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By Scott Stermer on Thursday, December 07, 2000 - 07:36 am:

Good Morning All:

I would like to describe a situation my agency faces in contracting out for a form of
services. I work for the Federal Bureau of Prisons (FBOP) in the Privatized Corrections Contracting Section.

Currently, we contract out various federal offenders to private industry. We use a performance-based contract. These correctional facilities (prisons) are contractor owned and operated. We house approximately 7,500 inmates in these types of facilities. One of the many problems faced in these contracts is the possibility of contractor bankruptcy.

I don't want to get into the different types of bankruptcy, I would like to focus on the contractor actually closing his doors. The contract contains language that in a time of emergency the government may come in operate the facility, we believe due to public safety concerns this will take care of the immediate problem. However, the long term problem remains of housing these inmates. There are several internal ways of solving it, however, I was wondering if any of you might have some contractual way with dealing with this. We have discussed running a separate lease, a facility buy-out clause, etc.

Do you all have any thoughts?


By John Ford on Friday, December 08, 2000 - 11:28 am:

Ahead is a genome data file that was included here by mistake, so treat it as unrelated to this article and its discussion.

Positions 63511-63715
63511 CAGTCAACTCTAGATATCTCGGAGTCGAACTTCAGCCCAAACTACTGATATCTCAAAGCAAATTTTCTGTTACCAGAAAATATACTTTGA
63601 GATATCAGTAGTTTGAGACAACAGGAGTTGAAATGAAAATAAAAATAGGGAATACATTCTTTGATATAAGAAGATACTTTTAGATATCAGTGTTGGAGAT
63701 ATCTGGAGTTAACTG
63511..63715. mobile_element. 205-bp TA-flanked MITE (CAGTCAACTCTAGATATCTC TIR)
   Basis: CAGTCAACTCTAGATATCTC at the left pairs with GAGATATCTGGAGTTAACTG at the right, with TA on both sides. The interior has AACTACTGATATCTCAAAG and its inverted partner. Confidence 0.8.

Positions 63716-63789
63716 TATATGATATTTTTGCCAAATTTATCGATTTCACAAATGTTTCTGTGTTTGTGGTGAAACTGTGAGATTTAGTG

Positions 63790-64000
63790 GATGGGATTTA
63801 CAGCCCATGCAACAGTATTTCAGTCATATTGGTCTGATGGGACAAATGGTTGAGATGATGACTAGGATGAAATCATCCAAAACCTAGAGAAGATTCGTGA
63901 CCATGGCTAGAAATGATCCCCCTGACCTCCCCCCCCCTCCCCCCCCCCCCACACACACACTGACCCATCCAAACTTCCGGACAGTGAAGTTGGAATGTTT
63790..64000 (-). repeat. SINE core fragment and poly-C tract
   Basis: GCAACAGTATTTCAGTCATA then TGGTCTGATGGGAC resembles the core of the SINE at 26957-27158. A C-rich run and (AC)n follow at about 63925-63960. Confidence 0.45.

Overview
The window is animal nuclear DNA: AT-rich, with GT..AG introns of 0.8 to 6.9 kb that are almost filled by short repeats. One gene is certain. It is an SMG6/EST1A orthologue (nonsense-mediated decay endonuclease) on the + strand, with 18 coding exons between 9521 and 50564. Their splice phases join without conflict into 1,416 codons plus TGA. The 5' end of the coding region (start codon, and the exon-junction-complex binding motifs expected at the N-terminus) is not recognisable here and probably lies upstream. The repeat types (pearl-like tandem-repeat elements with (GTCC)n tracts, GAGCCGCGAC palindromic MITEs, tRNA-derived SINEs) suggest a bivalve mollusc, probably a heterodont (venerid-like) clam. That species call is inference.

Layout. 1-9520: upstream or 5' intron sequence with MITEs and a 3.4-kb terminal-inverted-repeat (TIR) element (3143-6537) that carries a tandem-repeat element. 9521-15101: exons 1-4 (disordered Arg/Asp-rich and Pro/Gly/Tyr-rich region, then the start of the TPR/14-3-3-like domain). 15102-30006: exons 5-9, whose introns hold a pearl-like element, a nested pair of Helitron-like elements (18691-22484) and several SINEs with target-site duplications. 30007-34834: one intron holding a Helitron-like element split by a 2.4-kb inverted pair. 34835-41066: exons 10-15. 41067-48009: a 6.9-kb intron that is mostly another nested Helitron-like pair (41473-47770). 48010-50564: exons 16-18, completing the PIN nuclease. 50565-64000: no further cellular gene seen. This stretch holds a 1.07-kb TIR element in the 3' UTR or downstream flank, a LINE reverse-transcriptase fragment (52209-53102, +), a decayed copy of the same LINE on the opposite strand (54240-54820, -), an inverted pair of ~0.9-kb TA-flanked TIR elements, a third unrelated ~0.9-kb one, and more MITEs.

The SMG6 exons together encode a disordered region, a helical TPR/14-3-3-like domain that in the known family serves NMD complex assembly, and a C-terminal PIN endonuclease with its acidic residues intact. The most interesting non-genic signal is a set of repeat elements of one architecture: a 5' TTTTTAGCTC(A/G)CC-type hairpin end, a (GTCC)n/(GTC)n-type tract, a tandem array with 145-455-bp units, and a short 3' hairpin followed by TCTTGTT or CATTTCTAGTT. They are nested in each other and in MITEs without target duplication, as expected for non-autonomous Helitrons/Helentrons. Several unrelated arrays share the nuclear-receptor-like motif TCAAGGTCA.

Scott, while you are seeking a contracting solution to your potential problem, bankruptcy is an area where you need sound legal advice. I know DoJ has a lot of smart bankruptcy lawyers. I suggest you run some of your ideas by them for their take on them. They can point out any pitfalls and landmines that may be hidden in your possible solutions. I would not want to go on this journey alone.

By carol elliott on Friday, December 08, 2000 - 02:02 pm:

In addition to the Government having the right to buy the facility, I would try to structure an option for the Government to designate a third party to purchase the facility. This could include making sure the financing allows this third party to assume the mortgage on the facility.

I assume that's what you really want. The ability to hire another firm to come in and run the prison.

I also assume that if the business has gone bankrupt, they have also defaulted on the contract. If you structure this clause properly, the Government could accept the capital vested in these facilities in lieu of whatever is owed by the contractor under the termination for default.

John's right, you need to work closely with a lawyer that is familiar with bankruptcy. No contract clause will help if the law requires the facilities to be used to pay off other creditors first.

By Scott Stermer on Monday, December 11, 2000 - 07:12 am:

Thanks...all. The FBOP is part of DOJ, and they have come to us and asked our advise.